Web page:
Teaching children to save money

Saving comes naturally to some people. Not so much for others. And so it is with children.



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If you want your children to be savers, you need to help them establish the habit – the routine – of saving so that it becomes second nature to them.

When my daughter, Alexandra, was about nine, we were driving along when the radio contest winner was announced for the day. Alexandra and I started chatting about what we’d do if we found ourselves with an extra $1,000. Her first act: to put $100 into her savings container. She was nine years old and had the concept of savings down cold. That’s because she had been putting away 10% of her allowance for over three years. Saving came naturally to her because it was a well-established habit.

Read some of the research that tries to define why some people deal well with money and others don’t and you’ll see a pattern. The people who seem to have money in perspective and manage it well are those who as children had some money to work with. They also had parents who acted as their guides, setting expectations for how they would use their money. Not controlling them. Not whipping the money away at any small indiscretion. But setting parameters and taking natural opportunities to teach their children the lessons they would need to cope as adults.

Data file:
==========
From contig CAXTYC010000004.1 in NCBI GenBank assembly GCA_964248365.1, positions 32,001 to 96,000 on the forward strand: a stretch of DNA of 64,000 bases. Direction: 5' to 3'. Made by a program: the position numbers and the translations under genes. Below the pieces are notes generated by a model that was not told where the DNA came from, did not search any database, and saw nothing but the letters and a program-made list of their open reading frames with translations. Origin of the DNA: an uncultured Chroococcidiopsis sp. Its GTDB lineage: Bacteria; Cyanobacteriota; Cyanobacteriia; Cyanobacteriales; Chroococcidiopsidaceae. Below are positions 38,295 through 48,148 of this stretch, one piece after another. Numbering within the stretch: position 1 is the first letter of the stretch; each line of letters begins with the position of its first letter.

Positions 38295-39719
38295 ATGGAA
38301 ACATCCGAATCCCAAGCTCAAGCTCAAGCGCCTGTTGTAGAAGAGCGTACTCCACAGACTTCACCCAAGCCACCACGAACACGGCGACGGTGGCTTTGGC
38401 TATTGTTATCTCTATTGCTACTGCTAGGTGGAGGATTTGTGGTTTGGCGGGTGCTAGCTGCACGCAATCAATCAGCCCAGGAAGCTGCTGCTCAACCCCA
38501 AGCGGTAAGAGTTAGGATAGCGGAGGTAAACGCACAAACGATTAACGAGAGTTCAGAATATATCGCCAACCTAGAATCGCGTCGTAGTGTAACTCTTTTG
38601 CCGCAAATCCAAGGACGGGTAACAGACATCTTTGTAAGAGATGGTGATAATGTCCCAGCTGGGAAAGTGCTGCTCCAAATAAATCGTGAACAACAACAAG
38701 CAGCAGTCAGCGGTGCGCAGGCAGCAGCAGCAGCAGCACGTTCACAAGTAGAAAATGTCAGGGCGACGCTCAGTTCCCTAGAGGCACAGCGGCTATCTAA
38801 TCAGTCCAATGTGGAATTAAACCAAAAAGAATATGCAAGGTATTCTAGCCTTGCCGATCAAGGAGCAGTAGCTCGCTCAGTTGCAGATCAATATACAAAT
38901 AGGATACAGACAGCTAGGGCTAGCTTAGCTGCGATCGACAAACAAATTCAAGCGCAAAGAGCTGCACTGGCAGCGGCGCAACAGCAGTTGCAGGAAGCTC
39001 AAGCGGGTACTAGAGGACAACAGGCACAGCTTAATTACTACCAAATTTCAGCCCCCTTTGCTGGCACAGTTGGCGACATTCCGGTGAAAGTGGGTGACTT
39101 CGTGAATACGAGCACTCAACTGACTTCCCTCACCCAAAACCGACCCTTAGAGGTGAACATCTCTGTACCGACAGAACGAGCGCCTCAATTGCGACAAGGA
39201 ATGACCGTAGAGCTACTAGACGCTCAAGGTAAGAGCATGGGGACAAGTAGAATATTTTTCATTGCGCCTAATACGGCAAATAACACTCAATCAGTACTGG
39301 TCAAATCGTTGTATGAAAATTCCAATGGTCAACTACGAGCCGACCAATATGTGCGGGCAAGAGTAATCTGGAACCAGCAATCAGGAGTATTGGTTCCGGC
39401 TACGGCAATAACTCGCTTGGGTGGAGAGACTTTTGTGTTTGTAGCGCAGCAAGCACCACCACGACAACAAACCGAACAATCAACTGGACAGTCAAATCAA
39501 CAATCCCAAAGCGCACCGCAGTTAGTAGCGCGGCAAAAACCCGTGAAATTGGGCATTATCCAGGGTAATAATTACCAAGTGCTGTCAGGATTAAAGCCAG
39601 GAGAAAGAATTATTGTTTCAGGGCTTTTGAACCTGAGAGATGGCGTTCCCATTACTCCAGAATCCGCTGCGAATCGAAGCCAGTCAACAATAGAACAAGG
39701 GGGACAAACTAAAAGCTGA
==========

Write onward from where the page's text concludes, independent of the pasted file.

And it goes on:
If you want your children to be savers, you need to give them an allowance from which they can save. You need to set the expectation that they will save: the first thing that happens when they get their allowance is that 10% goes into their piggy bank. And you need to talk about savings in the context of how and why you do it, and what you’re trying to achieve.

One way to clearly differentiate between the different purposes for money is to set up money holders for each purpose. This is where the idea for the Magic Jars on Til Debt Do Us Part came from. In my book, The Money Tree Myth, (out of publication) I recommended that parents use four containers, clearly labeled: Savings, Sharing, Mad Money, and Planned Spending.

Make sure you don’t confuse the idea of saving – for the long term – with planned spending, which is when you set aside some money each week or month to make a pre-determined purchase. Grown-ups confuse this all the time. They say they’re “saving” for a vacation when, in fact, they’re accumulating money they’re planning to spend: planned spending. Ditto the money piling up for car repairs, home insurance, and to buy a new boat. Savings are what you set aside for the very long term so you have some money when you’re no longer able to earn money, and it is savings that eventually lead to financial independence.

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